Maya Rockeymoore Cummings, a policy consultant who is married to longtime U.S. Rep. Elijah E. Cummings (D-Md.), is launching a bid for Maryland governor, becoming the second woman and the third African American to join the crowded Democratic primary field.
“I truly believe Maryland is punching below its fighting weight,” Rockeymoore Cummings, who is also a small-business owner, said in explaining her decision to seek the nomination to challenge Gov. Larry Hogan in 2018. “I think we are going backwards on a number of key indicators. Inequality across the state is a real concern — economic inequality. Many Maryland families are anxious about their economic situation.”
Rockeymoore Cummings, 46, is not widely known in Maryland political circles apart from her husband. She holds a doctorate in political science from Purdue University and has more than two decades of experience working in the public and private sectors, including as chief of staff to New York congressman Charles B. Rangel (D), senior resident scholar for health and income security at the National Urban League and vice president of research and programs at the Congressional Black Caucus Foundation. She started Global Policy Solutions, a social change strategy firm, in 2005.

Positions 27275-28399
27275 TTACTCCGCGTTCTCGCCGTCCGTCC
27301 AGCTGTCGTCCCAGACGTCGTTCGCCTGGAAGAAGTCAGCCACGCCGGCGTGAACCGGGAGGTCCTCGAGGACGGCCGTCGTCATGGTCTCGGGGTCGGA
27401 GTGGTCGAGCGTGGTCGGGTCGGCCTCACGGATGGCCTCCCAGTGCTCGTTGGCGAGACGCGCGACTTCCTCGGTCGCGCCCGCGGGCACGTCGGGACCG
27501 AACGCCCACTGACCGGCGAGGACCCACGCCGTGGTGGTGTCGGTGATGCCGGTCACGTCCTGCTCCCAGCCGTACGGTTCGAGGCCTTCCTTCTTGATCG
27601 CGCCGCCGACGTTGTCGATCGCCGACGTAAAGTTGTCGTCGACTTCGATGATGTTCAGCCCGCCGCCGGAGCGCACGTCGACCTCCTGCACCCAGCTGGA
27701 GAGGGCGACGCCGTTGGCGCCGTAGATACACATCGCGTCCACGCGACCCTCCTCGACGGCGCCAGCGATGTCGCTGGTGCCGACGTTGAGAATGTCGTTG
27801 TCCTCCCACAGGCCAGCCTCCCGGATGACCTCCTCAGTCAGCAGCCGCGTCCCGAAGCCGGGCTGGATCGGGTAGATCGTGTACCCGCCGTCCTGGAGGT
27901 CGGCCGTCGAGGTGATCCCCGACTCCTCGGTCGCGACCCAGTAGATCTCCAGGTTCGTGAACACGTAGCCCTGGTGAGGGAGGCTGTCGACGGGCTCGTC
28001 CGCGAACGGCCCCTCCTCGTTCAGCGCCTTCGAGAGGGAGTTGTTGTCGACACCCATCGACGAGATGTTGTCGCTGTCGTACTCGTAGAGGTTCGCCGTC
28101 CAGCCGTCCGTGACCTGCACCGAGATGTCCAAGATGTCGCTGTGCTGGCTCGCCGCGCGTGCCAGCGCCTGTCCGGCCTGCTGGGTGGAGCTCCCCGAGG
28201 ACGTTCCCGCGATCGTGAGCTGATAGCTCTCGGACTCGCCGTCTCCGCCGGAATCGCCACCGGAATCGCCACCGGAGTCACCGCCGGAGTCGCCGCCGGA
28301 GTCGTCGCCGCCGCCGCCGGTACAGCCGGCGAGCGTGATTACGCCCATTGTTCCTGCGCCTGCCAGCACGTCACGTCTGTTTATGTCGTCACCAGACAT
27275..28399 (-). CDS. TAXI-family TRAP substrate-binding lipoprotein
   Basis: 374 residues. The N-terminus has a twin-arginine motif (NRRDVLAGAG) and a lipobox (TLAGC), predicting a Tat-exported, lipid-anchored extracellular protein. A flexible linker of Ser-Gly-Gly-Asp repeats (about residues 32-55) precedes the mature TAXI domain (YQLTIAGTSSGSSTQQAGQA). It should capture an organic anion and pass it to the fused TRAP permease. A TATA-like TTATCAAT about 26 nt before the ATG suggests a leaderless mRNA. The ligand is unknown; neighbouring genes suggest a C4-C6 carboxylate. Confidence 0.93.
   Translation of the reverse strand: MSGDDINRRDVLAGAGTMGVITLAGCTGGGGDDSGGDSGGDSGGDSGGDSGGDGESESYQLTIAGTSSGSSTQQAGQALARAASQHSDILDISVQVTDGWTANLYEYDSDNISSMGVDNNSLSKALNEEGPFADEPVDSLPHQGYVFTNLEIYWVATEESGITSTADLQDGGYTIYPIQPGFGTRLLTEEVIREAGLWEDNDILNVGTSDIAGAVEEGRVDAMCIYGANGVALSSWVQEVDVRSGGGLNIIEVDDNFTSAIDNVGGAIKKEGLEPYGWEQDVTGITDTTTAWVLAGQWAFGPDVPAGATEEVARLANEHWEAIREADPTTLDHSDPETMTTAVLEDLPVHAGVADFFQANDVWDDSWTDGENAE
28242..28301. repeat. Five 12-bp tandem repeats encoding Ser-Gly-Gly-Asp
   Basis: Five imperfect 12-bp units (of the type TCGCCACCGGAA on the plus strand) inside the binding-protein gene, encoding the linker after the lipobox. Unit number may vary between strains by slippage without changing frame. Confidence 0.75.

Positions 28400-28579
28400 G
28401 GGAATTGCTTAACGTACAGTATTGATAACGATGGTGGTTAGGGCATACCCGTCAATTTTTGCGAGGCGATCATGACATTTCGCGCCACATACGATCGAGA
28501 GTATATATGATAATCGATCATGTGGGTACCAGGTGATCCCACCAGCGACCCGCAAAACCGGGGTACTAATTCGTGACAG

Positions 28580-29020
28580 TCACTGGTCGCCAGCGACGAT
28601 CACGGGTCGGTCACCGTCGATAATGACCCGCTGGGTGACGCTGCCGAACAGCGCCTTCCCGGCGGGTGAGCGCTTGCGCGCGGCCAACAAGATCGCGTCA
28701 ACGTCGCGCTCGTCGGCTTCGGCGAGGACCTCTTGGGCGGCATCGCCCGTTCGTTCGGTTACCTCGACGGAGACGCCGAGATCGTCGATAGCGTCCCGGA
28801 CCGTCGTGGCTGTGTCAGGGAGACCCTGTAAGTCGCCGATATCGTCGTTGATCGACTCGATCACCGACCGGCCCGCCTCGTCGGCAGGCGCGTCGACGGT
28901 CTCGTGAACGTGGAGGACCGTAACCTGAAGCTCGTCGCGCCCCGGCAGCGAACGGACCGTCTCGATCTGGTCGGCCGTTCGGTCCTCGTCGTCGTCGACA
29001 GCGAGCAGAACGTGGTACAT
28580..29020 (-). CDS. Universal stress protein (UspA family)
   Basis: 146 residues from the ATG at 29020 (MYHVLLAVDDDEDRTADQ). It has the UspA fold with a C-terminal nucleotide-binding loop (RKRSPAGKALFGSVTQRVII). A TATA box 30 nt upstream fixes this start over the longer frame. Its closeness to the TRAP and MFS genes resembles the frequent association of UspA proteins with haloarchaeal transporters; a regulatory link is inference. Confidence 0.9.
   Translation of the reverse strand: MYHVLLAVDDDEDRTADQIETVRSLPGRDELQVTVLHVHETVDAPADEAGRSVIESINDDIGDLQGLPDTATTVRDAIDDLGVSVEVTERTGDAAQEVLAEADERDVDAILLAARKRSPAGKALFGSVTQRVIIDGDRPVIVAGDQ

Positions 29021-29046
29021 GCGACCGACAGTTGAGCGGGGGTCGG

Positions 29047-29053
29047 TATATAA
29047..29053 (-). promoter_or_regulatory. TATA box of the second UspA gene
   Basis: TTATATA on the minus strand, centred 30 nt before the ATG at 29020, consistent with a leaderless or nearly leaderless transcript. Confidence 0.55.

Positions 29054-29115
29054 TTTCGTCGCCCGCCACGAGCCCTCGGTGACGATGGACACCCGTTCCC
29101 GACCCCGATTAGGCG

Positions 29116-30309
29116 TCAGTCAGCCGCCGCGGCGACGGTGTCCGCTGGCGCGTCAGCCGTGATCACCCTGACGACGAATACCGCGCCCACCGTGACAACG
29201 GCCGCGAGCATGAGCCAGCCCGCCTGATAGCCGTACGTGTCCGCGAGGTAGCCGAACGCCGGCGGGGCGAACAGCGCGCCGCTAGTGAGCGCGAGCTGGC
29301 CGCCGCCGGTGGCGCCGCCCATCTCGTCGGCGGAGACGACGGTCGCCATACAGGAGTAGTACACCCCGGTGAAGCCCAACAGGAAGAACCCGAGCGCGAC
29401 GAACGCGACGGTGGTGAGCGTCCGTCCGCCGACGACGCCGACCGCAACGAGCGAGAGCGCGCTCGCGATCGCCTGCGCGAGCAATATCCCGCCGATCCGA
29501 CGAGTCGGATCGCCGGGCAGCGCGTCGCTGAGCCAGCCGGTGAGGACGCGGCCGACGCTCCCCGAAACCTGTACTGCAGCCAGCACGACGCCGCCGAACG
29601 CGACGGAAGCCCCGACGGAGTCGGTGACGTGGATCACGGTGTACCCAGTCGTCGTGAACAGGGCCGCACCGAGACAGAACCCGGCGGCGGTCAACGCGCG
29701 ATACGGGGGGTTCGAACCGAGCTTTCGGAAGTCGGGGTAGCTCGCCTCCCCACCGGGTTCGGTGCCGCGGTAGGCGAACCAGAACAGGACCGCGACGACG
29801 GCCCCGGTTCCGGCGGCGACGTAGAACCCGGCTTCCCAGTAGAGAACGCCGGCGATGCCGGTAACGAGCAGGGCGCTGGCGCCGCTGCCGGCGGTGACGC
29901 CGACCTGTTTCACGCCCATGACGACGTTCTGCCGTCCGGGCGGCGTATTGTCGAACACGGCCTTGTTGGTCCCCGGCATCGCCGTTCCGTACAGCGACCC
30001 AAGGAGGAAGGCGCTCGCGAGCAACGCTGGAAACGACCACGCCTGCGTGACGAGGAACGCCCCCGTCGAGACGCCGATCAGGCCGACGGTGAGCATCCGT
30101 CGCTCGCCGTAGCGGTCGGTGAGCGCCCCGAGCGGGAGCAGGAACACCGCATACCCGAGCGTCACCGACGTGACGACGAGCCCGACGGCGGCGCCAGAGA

This is her first run for public office.
“Once Marylanders hear the experiences that I’ve had and the skills that I possess, they will consider my background on par with any county executive or anyone else in the race,” she said.
A recent poll by Goucher College found that nine percent of Democratic voters would consider voting for Rockeymoore Cummings in the June primary.
Twenty-eight percent of Democrats said they would consider voting for former attorney general Doug Gansler, who also had the greatest name recognition. Gansler decided last month not to enter the race. Twenty-one percent said they would consider voting for Prince George’s County Executive Rushern L. Baker III; 17 percent for Baltimore County Executive Kevin Kamenetz; and 14 percent for former NAACP president Ben Jealous.
The other candidates — State Sen. Richard S. Madaleno Jr., attorney Jim Shea, tech entrepreneur Alec Ross and Krishanti Vignarajah, a former policy aide to Michelle Obama — were in low single digits.
A separate poll showed Baker doing better than any other declared Democratic candidate in a one-on-one matchup against Hogan, who is widely popular. Baker trailed the governor by seven points.
Emily’s List, a political action committee that pushes to elect Democratic women who support abortion rights, put Hogan “on notice” for 2018 last month, saying it planned to endorse and raise money for a candidate to run against him.
The group has not yet made an endorsement in the race, but it is helping Rockeymoore Cummings with the launch of her campaign.
Rockeymoore Cummings said she plans to use her experience growing up in a military family; working as a congressional aide; managing a program for the Congressional Black Caucus Foundation, and running a small business to help create and enact policies that will move the state forward.
“If we can get the politics right in Maryland, we can get the policy right,” Rockeymoore Cummings said. “And if we can get the policy right, we can get the outcomes for people right in a way that will grow the economy and certainly make Maryland a model for the nation.”